According to a first aspect of the invention there is provided a method of forming beams for communicating over a base station downlink with a plurality of user equipment in a cellular radio network comprising receiving transmissions from a plurality of user equipments, determining an angle of arrival for each respective user equipment transmission, forming a scheduler set comprising the identities of user equipment scheduled for simultaneous transmission based on the determined angles of arrival, and processing information derived from the received transmissions for the user equipment identified in the scheduler set to determine beam weightings for the downlink to each user equipment in the scheduler set.

The beam weightings may then be fed to an antenna array to radiate the beams.

In a second aspect, there is provided a base station for a cellular radio network comprising a scheduler for determining a scheduler set of user equipments in the cellular radio network to be serviced at the same time, a beamformer arranged to generate a plurality of beams based on information derived from signals received in the uplink from user equipment in a scheduled set determined by the scheduler, and an antenna operable to transmit the plurality of beams.

In a further aspect, there is provided an adaptive beamformer for a FDD cellular radio downlink comprising a first input for receiving uplink information related to uplink transmissions from user equipment, a beam weightings generator arranged to process the uplink information to generate beam weightings and a weightings output arranged to output the generated weightings for transmission of adaptive beams by an antenna array.

Other aspects and features of the present invention will become apparent to those ordinarily skilled in the art upon review of the following description of specific embodiments of the invention in conjunction with the accompanying figures.

BRIEF DESCRIPTION OF THE DRAWINGS

Embodiments of the present invention will now be described, by way of example only, with reference to the accompanying drawings in which:

FIG. 1 shows an exemplary system architecture,

FIG. 2 is a simulated plot of aggregate downlink sector capacity, for 3 users scheduled at a time,

FIG. 3 is a diagram showing possible forward link signalling,

FIG. 4 is a diagram showing possible reverse link signalling,

FIG. 5 is a communication flow diagram,

FIG. 6 is a simplified hardware block diagram,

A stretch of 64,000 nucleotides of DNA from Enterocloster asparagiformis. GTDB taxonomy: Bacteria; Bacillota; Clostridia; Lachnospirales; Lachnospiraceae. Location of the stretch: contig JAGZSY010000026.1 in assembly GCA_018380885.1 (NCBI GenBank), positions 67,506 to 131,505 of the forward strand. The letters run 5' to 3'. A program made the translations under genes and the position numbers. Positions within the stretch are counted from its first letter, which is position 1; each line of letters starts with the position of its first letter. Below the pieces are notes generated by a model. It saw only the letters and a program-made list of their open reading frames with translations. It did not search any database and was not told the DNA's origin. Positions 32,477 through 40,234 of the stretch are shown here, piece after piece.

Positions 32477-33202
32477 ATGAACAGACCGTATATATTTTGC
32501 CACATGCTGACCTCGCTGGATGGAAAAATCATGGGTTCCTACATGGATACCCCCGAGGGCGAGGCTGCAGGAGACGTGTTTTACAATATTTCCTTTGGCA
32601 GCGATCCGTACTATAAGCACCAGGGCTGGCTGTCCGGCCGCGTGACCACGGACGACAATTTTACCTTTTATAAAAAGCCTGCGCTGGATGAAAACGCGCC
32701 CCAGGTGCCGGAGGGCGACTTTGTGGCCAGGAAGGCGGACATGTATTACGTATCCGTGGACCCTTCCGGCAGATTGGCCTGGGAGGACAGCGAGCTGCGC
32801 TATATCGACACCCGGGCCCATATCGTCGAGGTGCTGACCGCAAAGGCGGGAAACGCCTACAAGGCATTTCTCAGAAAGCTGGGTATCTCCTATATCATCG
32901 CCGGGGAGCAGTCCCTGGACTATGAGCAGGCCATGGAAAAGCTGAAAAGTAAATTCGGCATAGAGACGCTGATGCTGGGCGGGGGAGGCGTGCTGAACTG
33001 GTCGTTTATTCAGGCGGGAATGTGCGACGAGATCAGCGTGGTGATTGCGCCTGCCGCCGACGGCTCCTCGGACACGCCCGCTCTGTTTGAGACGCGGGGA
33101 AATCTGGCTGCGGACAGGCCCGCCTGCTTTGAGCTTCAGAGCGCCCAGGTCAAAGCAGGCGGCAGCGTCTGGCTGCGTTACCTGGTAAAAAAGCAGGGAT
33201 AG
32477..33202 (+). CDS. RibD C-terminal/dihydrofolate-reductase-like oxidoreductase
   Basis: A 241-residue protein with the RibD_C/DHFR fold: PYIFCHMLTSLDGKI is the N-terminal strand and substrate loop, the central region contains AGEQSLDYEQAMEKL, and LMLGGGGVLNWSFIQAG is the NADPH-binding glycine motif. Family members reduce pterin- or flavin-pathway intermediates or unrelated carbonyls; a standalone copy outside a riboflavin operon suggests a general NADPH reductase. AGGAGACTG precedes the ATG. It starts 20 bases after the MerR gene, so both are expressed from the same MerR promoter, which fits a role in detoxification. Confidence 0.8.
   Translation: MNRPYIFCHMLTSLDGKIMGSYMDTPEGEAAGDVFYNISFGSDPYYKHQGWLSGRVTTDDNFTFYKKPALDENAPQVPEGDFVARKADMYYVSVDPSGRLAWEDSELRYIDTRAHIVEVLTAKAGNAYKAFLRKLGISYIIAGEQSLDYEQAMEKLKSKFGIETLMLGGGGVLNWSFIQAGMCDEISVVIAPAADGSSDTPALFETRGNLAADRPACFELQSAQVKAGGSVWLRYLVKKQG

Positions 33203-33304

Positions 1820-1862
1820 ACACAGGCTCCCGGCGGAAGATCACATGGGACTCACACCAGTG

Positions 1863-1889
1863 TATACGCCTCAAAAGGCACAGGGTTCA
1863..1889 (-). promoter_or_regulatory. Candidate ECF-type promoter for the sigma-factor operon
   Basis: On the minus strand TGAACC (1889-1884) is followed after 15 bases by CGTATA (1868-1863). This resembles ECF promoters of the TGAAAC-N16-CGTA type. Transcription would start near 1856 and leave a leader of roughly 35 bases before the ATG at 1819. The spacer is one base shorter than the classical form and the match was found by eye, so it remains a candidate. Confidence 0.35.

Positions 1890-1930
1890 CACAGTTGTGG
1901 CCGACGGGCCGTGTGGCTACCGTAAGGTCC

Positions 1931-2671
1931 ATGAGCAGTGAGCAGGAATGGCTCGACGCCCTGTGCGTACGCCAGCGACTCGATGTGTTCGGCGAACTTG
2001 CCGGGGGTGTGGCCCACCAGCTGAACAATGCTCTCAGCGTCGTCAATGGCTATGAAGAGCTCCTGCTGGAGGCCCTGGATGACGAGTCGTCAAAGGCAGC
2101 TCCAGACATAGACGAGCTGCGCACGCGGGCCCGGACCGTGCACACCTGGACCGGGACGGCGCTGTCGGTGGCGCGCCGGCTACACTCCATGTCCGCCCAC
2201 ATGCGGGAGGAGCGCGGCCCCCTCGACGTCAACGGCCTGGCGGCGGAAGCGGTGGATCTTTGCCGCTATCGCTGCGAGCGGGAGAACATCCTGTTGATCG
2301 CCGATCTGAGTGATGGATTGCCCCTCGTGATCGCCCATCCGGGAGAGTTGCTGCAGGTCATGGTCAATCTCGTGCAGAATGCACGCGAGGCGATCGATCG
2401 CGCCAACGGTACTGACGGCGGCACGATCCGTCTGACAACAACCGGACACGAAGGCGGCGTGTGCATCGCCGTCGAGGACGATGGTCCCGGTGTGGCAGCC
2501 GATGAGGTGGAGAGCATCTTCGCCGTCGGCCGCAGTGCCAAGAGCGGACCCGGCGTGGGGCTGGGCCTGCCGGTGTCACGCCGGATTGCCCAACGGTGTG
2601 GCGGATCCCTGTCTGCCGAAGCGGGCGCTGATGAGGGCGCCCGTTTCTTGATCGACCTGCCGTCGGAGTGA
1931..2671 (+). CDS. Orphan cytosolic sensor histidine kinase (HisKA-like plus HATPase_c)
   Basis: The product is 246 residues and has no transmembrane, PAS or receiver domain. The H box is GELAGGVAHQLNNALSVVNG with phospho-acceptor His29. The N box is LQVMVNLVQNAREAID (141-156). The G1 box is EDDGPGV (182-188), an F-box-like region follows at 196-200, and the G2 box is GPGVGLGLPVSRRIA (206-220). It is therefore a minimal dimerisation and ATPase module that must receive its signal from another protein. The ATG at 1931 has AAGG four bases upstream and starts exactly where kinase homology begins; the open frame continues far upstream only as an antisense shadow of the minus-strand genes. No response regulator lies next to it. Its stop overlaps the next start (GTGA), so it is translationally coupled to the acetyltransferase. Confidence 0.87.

FIG. 7 is a simulated plot showing the impact of calibration error on downlink sector throughput,

FIG. 8 shows the network layout used for simulation

FIG. 9( a) shows a tri-cellular beam configuration,

FIG. 9( b) shows a 9-beam multibeam beam configuration,

FIG. 9( c) shows a SDMA adaptive beam beam configuration SDMA adaptive beam,

FIG. 10 is a plot of sector throughput versus number of columns in facet for various algorithms in benign and urban environments; and

FIG. 11 is a plot of sector throughput versus number of beams in benign and urban environments including 9-beam multibeam and tri-cellular baseline performance.

DETAILED DESCRIPTION OF THE INVENTION

An adaptive beam, SDMA system architecture, is described below followed by a high level description of hardware which may be used to implement the proposed system. The requirements such a system places upon antenna design is also discussed.

The results of a set of system simulations are then presented which illustrate the performance gain in different propagation environments ranging from benign to urban; the influence of the scheduler; the impact of realistic implementation errors; and a comparison with alternative fixed and adaptive beamforming schemes.

System Architecture

FIG. 1 shows a possible system architecture in block diagram form. The system is based upon a close-spaced, cross-polar linear array 2, which is used to radiate beams 4 on both the uplink 6 and downlink 8. The array 2 carries user-specific traffic on beams which track the desired UEs 12 movements whilst forming nulls towards interfering UEs. The same array 2 also carries broadcast and signalling traffic on a synthesised conventional sector pattern which is referred to below as an overlay beam 10. This synthesised sector defines the coverage area of the sector and hence the pool of active, eligible UEs.